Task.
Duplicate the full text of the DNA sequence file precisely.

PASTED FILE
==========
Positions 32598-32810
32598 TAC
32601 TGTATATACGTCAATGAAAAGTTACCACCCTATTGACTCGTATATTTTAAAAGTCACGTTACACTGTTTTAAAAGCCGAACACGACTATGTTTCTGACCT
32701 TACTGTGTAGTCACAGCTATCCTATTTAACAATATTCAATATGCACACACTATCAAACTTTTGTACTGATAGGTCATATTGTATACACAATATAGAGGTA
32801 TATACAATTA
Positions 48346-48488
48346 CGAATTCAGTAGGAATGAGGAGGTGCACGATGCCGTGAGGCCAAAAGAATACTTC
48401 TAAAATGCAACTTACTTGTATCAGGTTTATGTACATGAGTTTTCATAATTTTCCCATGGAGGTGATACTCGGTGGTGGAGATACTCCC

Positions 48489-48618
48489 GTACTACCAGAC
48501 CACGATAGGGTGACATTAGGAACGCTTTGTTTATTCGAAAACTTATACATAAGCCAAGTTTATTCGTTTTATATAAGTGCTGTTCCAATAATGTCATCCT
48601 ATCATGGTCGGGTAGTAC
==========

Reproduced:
Positions 32598-32810
32598 TAC
32601 TGTATATACGTCAATGAAAAGTTACCACCCTATTGACTCGTATATTTTAAAAGTCACGTTACACTGTTTTAAAAGCCGAACACGACTATGTTTCTGACCT
32701 TACTGTGTAGTCACAGCTATCCTATTTAACAATATTCAATATGCACACACTATCAAACTTTTGTACTGATAGGTCATATTGTATACACAATATAGAGGTA
32801 TATACAATTA
Positions 48346-48488
48346 CGAATTCAGTAGGAATGAGGAGGTGCACGATGCCGTGAGGCCAAAAGAATACTTC
48401 TAAAATGCAACTTACTTGTATCAGGTTTATGTACATGAGTTTTCATAATTTTCCCATGGAGGTGATACTCGGTGGTGGAGATACTCCC

Positions 48489-48618
48489 GTACTACCAGAC
48501 CACGATAGGGTGACATTAGGAACGCTTTGTTTATTCGAAAACTTATACATAAGCCAAGTTTATTCGTTTTATATAAGTGCTGTTCCAATAATGTCATCCT
48601 ATCATGGTCGGGTAGTAC